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Remember when you were little and got your first pet as a present? Or maybe as an adult, you moved into a new apartment on your own, and decided to get a furry companion? It could also be true that you were never allowed to have any pets, but always had a genuine compassion for animals, and so you volunteered at a local animal shelter from time to time. Whatever the case may be, at some point in your life, you or someone you know, have sacrificed space, time and money to aid an animal and assure that it lives a comfortable and safe life.
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However, considering that heavy responsibility that comes with caring for animals, would you still be able to make that same sacrifice, if it was at the risk of your life? In unexpected and unforeseen circumstances, we often find ourselves in situations that challenge our views of life. If we’re lucky, though, the experience reveals a calling within us that gives life new meaning and exposes a raw, honest love for all creatures in need.
Meet Naoto Matsumura, the Guardian of Fukushima, who, with big-heartedness, has dedicated his life to save and care for the lives of hundreds of animals, while endangering his own in the process. In 2011, when the Tōhoku earthquake and tsunami hit Japan, it caused the Fukushima Daiichi power plant to leak radiation. This caused thousands of citizens to evacuate Japan’s Fukushima prefecture area, including Matsumura.
Initially, fleeing south due to radiation contamination concerns, Matsumura eventually decided to return to his family’s farm in the small town of Tomioka, merely because he could not abandon the animals on his farm.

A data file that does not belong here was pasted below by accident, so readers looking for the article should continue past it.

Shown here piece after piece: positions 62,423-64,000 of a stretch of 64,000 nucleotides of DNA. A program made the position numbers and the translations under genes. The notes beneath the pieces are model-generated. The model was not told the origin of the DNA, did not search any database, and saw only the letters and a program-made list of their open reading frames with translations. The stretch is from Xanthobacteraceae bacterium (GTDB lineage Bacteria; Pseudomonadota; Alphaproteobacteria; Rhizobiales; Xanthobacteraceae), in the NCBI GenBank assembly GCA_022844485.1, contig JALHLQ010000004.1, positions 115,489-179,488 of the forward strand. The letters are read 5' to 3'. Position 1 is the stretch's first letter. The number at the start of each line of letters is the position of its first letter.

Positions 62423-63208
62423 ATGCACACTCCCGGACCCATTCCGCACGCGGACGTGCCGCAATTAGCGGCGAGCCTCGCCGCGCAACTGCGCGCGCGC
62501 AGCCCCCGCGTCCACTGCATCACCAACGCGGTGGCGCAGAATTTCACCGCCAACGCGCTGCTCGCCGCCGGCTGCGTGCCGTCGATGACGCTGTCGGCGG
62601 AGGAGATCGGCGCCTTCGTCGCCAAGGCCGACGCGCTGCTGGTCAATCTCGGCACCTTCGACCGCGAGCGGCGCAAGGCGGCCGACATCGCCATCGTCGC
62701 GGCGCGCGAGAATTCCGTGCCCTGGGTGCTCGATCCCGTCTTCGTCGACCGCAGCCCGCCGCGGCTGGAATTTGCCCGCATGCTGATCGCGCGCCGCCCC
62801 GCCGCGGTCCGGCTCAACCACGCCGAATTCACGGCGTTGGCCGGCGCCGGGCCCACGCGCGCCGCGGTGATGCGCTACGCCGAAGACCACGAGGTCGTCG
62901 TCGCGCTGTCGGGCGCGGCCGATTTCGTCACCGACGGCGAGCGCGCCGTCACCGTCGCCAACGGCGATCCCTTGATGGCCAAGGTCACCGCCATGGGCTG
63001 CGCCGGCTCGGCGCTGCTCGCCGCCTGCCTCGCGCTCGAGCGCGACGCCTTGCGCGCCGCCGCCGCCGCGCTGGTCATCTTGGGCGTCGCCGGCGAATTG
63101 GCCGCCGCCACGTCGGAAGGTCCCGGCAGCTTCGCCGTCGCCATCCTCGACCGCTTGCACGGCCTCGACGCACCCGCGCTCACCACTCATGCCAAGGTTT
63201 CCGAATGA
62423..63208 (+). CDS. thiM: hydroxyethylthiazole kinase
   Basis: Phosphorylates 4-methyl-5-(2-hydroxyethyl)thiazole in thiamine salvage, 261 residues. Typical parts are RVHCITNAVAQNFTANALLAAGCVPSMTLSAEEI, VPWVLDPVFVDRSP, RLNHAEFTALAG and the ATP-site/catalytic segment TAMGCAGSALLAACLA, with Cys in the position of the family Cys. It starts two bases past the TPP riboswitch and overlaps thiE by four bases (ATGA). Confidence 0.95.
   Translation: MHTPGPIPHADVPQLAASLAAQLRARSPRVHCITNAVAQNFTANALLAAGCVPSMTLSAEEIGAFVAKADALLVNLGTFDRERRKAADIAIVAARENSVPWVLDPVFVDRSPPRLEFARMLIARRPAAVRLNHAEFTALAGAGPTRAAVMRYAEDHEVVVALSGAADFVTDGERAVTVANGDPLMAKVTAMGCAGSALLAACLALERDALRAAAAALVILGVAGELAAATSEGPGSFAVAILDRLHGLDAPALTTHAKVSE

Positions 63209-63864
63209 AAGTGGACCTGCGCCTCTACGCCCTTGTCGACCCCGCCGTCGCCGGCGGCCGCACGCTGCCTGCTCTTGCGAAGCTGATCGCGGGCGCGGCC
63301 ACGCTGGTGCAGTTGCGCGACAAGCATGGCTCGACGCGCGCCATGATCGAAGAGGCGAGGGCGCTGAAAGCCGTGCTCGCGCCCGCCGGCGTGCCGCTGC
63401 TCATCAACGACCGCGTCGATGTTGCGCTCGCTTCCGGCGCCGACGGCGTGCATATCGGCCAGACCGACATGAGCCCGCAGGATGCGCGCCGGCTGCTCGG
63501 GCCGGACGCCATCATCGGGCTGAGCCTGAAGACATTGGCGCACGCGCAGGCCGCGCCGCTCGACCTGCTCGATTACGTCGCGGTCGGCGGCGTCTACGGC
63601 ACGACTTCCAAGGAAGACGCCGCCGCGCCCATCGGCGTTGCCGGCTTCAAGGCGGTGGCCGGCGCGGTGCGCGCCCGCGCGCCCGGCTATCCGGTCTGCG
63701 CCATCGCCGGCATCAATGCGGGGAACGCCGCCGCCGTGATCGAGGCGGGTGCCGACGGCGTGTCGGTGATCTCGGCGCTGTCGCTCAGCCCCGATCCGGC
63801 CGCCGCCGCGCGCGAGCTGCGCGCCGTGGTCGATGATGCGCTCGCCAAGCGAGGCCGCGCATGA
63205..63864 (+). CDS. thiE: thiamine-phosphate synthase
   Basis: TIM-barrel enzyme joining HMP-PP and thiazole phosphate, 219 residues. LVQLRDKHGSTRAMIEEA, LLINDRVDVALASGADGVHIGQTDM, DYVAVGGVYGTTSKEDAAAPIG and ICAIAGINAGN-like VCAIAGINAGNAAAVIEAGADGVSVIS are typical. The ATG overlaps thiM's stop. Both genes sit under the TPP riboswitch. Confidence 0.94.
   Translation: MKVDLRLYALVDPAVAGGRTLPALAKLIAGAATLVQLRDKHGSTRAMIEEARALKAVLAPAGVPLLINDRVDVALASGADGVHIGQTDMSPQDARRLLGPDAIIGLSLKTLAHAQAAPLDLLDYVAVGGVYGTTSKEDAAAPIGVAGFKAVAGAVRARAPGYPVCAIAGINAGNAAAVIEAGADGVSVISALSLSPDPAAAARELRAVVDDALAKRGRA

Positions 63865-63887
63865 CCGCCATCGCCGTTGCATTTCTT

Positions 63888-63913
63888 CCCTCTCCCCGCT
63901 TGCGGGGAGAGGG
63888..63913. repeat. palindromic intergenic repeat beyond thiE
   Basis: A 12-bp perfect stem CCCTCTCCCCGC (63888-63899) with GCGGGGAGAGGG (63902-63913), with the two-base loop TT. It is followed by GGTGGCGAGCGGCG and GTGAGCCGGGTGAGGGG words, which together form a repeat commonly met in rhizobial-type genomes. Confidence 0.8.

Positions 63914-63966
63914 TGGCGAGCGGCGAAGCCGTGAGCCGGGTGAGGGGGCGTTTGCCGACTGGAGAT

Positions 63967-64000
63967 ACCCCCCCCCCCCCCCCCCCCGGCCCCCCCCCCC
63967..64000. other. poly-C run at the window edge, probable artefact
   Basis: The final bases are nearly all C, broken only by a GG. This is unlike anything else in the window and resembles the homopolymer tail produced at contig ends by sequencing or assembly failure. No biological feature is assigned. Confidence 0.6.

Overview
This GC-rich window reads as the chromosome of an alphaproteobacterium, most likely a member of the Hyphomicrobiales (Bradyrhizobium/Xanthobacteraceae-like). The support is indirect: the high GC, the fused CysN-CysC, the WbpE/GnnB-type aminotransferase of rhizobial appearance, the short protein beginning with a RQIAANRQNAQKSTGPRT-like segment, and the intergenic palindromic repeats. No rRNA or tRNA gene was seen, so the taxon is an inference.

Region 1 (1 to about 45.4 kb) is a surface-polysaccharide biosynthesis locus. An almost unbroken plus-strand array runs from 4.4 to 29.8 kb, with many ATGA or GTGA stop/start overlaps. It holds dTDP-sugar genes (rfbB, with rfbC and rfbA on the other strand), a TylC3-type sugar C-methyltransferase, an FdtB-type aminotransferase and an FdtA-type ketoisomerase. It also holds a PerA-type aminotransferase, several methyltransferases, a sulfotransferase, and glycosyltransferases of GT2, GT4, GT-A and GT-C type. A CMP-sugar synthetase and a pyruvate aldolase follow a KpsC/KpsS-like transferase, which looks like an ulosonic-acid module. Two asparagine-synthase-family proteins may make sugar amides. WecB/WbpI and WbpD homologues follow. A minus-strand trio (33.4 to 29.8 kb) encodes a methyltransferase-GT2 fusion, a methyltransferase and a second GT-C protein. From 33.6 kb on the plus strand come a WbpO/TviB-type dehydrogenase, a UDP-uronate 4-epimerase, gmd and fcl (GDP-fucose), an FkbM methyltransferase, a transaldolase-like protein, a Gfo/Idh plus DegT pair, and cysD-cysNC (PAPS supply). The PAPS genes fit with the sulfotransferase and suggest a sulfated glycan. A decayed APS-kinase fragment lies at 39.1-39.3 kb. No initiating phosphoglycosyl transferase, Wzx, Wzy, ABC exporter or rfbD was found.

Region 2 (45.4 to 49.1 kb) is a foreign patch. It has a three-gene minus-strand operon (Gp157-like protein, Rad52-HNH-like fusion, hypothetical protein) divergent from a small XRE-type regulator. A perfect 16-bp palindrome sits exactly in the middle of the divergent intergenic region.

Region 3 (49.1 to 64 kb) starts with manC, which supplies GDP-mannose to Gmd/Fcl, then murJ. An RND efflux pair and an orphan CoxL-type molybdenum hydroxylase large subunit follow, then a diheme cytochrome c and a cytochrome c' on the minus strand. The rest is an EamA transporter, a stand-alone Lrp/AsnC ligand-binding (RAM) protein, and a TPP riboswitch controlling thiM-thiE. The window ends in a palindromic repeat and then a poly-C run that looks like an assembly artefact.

Upon return, left in the town were only abandoned streets and houses filled with the pets and livestock who were left behind. Matsumura began feeding the starving animals and eventually decided he should stay and care for the animals that survived, even though it was a direct disregard of government orders because the area was extremely contaminated, deemed unsafe, and unlivable.
Naoto Matsumura made a choice that not too many people can say they have, or ever would. By choosing to stay in Tomioka, Matsumura was being exposed to up to 17 times the level of radiation that is considered safe. The animals of Fukushima that he cares and tends to include: dogs, cats, cows, ducks, ostrich, pigs, and even a pony.
He has chosen to sacrifice his health in order to make sure that the animals that were left behind, after an unthinkable natural disaster, are not forced just to die of starvation. After an outpour of fundraising donations and national coverage from news outlets, Matsumura, as modest and kind as he appears to be, simply stated, “Thanks very much for your help. Every dollar goes to my cow’s food. They thank you as well.”
It’s important to recognize Matsumura’s selflessness and show the power of relationships that can form between a person and animals. So the next time you’re not sure whether or not you should get a pet, or on the edge of whether to volunteer your time at an animal shelter, remember that whatever sacrifice you make to put an animal’s needs ahead of your own is undoubtedly the purest form of self-reward and love.